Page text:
Tourism Tuesdays December 20, 2016

Vacation Guide & Calendar will soon be available

Governor’s Mansion Candlelight Tours draw more than 1,800 visitors

Fans gather at the U.S. Space and Rocket Center for the debut of Rogue One: A Star Wars Story

Muscle Shoals has (still) got The Swampers: What music legends’ lives are like now

Bowl Season begins in Alabama

One Hot Bird

Alabama rail stations get federal funding for enhanced customer service

Southern Living wins magazine honors

New Alabama Gulf Coast Zoo preview

Fort Conde Inn in Mobile wins 2017 trivago award

Alabama’s Sonequa Martin-Green lands huge starring role on new CBS ‘Star Trek’ show

The Sun publishes story about family friendly Alabama destinations

CVB website named 2016 MarCom Award winner

Alabama Media Group donates massive photographic negative collection to The Alabama Department of Archives & History

Old Courthouse Museum to begin charging admission

City to consider selling Carnival Museum’s home to its operators

Vacation Guide & Calendar will soon be available

State tourism’s 2017 Alabama Vacation Guide and Calendar of Events will be available at state welcome centers and most local tourism bureaus next week.  The 204-page magazine-size publication contains colorful photos and covers the state by geographic regions with an introduction section, a city-by-city listing of attractions and accommodations and profiles of the state’s major cities.  The calendar section lists more than more than 700 annual and special events from across the state. 

There are also features on the 25th anniversary of the Robert Trent Jones Golf Trail, kid-friendly road trips, the state’s culinary scene, unique must-visit sites in the state, outdoor adventures and a listing of free smart phone apps from different tourism organizations across the state. 


Governor’s Mansion Candlelight Tours draw more than 1,800 visitors

More than 1,800 visitors toured the Governor’s Mansion during the three nights of the Christmas Candlelight Tours.  The tours were held during the first three Monday nights of December from 5:30 to 7:30 p.m.  

Governor’s Mansion gift shop manager Leigh Cross said the biggest selling items during the tour nights were Alabama-themed Christmas ornaments and food items including Lindsay Farm black-eyed peas salsa from Pike Road and Crown Mulling Spices from Birmingham.  The gift shop is located across the street from the mansion on Finley Avenue and specializes in carrying gift items produced in Alabama.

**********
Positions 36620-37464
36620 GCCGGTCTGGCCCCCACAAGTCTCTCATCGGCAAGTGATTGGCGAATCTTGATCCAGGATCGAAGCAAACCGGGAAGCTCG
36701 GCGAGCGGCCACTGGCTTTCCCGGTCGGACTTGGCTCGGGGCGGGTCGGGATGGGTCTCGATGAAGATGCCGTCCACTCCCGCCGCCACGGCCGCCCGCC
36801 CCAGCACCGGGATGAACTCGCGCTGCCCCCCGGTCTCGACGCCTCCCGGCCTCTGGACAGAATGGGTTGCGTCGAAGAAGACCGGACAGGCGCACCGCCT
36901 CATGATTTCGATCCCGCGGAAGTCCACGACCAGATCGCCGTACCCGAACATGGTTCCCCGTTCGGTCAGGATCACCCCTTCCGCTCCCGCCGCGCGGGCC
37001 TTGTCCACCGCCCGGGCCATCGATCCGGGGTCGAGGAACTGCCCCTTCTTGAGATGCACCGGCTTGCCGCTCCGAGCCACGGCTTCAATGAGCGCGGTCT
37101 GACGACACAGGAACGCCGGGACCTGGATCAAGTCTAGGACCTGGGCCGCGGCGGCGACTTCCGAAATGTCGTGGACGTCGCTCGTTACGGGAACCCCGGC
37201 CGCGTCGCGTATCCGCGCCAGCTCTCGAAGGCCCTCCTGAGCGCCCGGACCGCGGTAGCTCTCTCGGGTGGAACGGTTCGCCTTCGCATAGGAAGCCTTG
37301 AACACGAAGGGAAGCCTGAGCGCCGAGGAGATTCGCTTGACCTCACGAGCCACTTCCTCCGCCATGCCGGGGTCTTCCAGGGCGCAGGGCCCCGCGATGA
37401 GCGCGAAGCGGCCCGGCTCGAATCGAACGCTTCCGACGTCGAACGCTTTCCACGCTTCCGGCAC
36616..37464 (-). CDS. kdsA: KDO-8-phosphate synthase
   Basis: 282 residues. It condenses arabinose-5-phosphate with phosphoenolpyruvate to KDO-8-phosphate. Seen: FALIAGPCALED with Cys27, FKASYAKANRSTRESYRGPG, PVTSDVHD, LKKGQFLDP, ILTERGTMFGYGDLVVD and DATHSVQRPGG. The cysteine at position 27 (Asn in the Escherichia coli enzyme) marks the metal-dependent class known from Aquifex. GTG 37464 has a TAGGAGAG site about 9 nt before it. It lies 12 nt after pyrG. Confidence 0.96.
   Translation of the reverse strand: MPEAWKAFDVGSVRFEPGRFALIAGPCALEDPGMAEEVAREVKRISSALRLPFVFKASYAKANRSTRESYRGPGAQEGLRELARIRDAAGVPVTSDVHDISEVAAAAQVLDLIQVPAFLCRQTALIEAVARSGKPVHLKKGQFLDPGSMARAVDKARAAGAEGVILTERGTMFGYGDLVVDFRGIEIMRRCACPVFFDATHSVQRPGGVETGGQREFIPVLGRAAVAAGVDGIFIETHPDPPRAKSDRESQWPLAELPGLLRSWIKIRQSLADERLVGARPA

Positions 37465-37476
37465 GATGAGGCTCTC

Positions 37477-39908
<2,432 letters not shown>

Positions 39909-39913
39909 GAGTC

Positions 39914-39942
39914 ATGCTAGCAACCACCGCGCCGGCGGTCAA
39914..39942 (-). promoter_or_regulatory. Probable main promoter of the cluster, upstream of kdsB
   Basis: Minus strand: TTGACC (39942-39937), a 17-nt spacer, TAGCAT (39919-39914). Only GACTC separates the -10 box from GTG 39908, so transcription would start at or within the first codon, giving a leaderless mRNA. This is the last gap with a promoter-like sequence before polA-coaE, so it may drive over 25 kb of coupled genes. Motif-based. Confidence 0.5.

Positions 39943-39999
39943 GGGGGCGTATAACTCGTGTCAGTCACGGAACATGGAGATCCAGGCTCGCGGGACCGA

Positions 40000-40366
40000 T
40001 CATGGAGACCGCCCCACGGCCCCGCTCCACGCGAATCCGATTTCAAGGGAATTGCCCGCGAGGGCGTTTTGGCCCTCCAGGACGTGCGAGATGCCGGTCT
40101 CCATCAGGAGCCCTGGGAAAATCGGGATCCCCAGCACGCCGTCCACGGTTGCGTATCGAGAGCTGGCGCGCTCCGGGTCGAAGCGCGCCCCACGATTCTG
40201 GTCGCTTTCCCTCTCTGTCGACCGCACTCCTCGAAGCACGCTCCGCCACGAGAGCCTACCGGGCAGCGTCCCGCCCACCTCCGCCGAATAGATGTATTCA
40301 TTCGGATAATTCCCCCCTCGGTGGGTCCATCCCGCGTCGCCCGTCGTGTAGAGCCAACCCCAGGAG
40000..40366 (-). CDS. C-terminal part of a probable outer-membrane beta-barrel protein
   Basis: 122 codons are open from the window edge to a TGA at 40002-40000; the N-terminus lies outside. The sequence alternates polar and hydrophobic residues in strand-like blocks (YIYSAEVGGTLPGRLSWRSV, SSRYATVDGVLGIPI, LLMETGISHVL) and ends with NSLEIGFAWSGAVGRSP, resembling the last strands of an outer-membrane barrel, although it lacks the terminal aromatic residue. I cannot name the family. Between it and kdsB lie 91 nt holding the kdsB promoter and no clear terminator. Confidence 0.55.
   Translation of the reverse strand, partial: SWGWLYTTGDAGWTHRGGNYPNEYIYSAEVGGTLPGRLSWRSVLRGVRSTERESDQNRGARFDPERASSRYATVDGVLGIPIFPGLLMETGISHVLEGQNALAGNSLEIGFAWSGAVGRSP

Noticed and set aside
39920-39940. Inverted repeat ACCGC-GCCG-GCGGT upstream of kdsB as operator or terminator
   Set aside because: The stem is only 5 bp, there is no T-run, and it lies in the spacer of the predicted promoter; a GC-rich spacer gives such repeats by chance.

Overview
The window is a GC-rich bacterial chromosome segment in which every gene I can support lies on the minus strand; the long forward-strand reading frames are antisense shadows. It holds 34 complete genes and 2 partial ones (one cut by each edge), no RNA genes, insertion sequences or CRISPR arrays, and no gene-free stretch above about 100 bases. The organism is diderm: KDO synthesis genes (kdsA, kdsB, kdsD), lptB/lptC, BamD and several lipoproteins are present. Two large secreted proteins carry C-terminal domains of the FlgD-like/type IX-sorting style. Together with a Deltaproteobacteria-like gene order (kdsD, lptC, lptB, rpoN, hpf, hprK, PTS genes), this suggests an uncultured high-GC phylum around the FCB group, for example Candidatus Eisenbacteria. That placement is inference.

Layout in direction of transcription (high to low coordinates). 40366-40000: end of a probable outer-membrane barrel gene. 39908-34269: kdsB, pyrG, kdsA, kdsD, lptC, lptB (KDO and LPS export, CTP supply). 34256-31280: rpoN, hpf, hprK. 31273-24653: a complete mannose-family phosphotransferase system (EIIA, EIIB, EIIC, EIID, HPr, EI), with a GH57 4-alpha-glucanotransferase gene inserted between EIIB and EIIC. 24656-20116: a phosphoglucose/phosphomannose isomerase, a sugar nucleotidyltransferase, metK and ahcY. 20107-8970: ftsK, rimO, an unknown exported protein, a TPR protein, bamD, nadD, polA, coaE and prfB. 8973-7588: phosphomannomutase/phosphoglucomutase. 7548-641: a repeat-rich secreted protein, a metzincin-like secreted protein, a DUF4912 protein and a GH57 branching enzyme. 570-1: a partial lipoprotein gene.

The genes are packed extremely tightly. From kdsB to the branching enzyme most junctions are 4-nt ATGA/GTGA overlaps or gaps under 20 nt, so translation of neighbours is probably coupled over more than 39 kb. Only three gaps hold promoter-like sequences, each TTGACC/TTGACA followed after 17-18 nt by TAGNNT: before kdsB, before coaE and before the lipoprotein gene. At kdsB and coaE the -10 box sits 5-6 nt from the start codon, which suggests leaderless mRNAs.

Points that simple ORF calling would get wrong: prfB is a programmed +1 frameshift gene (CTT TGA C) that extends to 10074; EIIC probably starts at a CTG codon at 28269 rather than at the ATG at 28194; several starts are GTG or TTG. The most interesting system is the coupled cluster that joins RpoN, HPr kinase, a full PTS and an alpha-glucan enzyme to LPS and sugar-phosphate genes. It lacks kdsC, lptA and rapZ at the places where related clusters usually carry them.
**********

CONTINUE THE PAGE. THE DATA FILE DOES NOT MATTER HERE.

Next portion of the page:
The interior design companies volunteering their time to decorate the mansion included Lynne Coker Interiors in Birmingham and Katherine Trantham Interior Design in Montgomery.  Performing at the tours were the Trinity Presbyterian Children’s Choir from Montgomery, Forest Avenue Academic Magnet Elementary School Choir from Montgomery, Albertville High Vocal Ease, Oxford Christian School Choir and Aldersgate United Methodist Church in Montgomery. did a special 24-photo slide-show presentation about the candlelight tours and the decorations at the governor’s mansion that can be viewed at:


Fans gather at the U.S. Space and Rocket Center for the debut of Rogue One: A Star Wars Story

By Chelsea Brentzel, WHNT 19 News, Dec. 15

Extra security was at the Space and Rocket Center Thursday night.

The theater was packed for the first two showings of the newest Star Wars movie Rogue One.

Star Wars fans weren’t just excited about the movie but also the unique viewing experience.  Huntsville is one of eight places in the world where you can view this film on 70mm film in an IMAX dome.

A lot of work went into the Rogue One showings at the IMAX Spacedome in Huntsville. “To build the print they don’t just come assembled.  They come in multiple boxes that we have to splice together.” said Becky Palmer, manager of the U.S. Space and Rocket Center’s theaters.

Becky Palmer and two others spent 12 hours putting the film together.  She said the finished product is something you just can’t beat.

“Beyond amazing.  It’s so much work but it’s worth every minute of it and it’s amazingly fun,” said Palmer.

While older Star Wars fans were ecstatic about the unique experience, younger ones were interested in a robotic guest at the viewing.

Wayne Neumaier says he’s wanted his own R2-D2 since he was eight years old. When the trailer for Episode VII came out, he researched how to build one. “He has about 108 sound effects,” said Neumaier.

Four months and a few thousand dollars later his childhood dream became reality.

“I kept mine pretty simple so he can move, he can turn his head, he can beep, and he can even play music at the same time,” said Neumaier.

If you weren’t able to make it Thursday, you can still have the same experience.  Rogue One: A Star Wars Story will be shown at the Space and Rocket Center four times a day through February.

To read this article online, go to:


Muscle Shoals has (still) got The Swampers: What music legends’ lives are like now

By Matt Wake,, Dec. 19

The two 73-year-old men sitting in these orange, vintage swivel chairs might as well be retired farmers. The humility.

The down-to-earth-ness. The age-appropriate haircuts and pants.